The project was originally rejected by both the BBC and Channel 4 as being too controversial. Morris suggested in a mass email, titled "Funding Mentalism", that fans could contribute between £25 and £100 each to the production costs of the film and would appear as extras in return.[7] Funding was secured in October 2008 from Film 4 Productions and Warp Films, with Derrin Schlesinger & Mark Herbert producing. Filming began in Sheffield in May 2009.[8][9]

Morris has described the film as a farce, which exposes the "Dad's Army side to terrorism".[10] During the making of the film, the director sent the script to former Guantánamo Bay detainee Moazzam Begg. Begg has said that he found nothing in the script that would be offensive to British Muslims. The actor Riz Ahmed also contacted Begg, to ask whether the subject matter was "too raw". When the film was completed, Begg was given a special screening and said that he enjoyed it.[11]


The film premiered at the Sundance Film Festival in January 2010[12] and was short-listed for the festival's World Cinema Narrative prize.[13][14] Introducing the film's premiere, Morris said: "I feel in a weird way that this is a good-hearted film. It's not a hate film, so I would hope that aspect would come through."[15]

The UK première took place at the National Media Museum as part of Bradford International Film Festival on 25 March 2010,[16] and was followed by a nationwide release on 7 May.[17][18]

Despite its acclaim at the Sundance Film Festival, Four Lions failed to find a distributor in the US for nine months, until the newly formed Drafthouse Films picked it up. The film had a limited release in the US on 5 November 2010.[19]

Home media

Four Lions was released in the UK on DVD and Blu-ray on 30 August 2010, and in the US on 8 March 2011.


Critical response

Four Lions received positive reviews from critics. Rotten Tomatoes gives the film a "Certified Fresh" score of 82%, based on 126 reviews, with an average rating of 7.2/10. The site's consensus reads, "Its premise suggests brazenly tasteless humor, but Four Lions is actually a smart, pitch-black comedy that carries the unmistakable ring of truth."[20] Metacritic gives the film a score of 68 out of 100, based on 28 critics, indicating "generally favorable reviews."[21]

The Daily Telegraph wrote that "[Chris Morris's] evocations of the claustrophobic mundanity of the Muslims' lives, their querulous banter, their flimsily pick 'n' mix approach to the Koran all feel painfully, brilliantly real."[22] The Daily Express rated Four Lions 4/5 and praised the performances in particular, calling the film "brilliantly cast with all the actors displaying sharp comic timing and both [Riz] Ahmed and [Kayvan] Novak also bringing out the touching humanity of their characters."[23]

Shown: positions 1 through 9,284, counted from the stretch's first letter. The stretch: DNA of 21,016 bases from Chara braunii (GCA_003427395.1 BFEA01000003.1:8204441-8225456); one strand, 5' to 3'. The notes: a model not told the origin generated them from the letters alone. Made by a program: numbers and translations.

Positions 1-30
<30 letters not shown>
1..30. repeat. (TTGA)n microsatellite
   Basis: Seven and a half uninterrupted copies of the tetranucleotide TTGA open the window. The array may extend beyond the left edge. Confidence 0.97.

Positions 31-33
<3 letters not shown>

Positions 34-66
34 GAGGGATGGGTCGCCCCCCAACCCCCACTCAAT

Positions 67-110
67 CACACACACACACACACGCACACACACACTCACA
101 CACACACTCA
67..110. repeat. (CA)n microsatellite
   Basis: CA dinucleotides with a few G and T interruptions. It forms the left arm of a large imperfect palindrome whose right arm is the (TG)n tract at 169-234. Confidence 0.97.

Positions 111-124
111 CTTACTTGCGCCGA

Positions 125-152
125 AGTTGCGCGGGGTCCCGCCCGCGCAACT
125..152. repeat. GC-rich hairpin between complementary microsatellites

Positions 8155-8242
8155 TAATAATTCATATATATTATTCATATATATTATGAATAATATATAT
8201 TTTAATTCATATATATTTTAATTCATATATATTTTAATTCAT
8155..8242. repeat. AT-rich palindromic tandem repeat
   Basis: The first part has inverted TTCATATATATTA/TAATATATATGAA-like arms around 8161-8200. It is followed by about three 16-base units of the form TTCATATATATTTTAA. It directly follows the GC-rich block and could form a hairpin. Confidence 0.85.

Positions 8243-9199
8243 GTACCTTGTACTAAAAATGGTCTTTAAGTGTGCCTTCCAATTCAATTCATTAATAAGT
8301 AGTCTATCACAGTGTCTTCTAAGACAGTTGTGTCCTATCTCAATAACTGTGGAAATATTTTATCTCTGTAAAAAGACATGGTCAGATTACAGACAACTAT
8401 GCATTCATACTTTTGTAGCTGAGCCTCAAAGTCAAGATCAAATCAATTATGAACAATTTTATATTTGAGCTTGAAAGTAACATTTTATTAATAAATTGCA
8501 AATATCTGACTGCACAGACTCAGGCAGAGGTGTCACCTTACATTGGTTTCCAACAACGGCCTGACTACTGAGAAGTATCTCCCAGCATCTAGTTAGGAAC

Upon its screening at Sundance, the Los Angeles Times and The Hollywood Reporter gave the film extremely positive reviews, the latter describing the film as "a brilliant takedown of the imbecility of fanaticism" drawing comparisons with This Is Spinal Tap and The Three Stooges.[24]

Amongst the reviewers that gave the film negative and mixed reviews were Nigel Andrews of the Financial Times, who called the film a "spectacular miss"[25] and The Guardian's Jeremy Kay, who wrote "as a satire on terror, Four Lions seems to be a missed opportunity".[26] Andrew Pulver, also writing for The Guardian, gave the film a more favourable review, stating that "Chris Morris is still the most incendiary figure working in the British entertainment industry."[27]

The UK premiere at the National Media Museum in Bradford was followed by a question and answer session with Chris Morris, Jesse Armstrong, Sam Bain, three of the principal actors, and two of the producers. Morris stated that he does not find the film at all controversial and that attempting to cause controversy is "one of the most boring things you can do".[28] Morris also gave a talk introducing the film at a summer 2010 screening at Latitude Festival in Suffolk.[29]

Box office

Despite an initial release on just 115 screens across the UK, the film was successful at the box office on its opening weekend, generating the highest site average of all the new releases (£5,292) and making a total of £609,000. According to the Official Top 10 UK Film Chart (7–9 May 2010), Four Lions was placed at sixth, behind Iron Man 2, Furry Vengeance, A Nightmare on Elm Street, Hot Tub Time Machine, and The Back-Up Plan.[30] Due to its popularity, Optimum Releasing increased the number of screens showing the film to 200.[31]

As of 8 August 2010, Four Lions grossed £2,932,366 at the UK box office.[32]

As of 24 February 2011, Four Lions the worldwide gross was US$4,658,570.[33]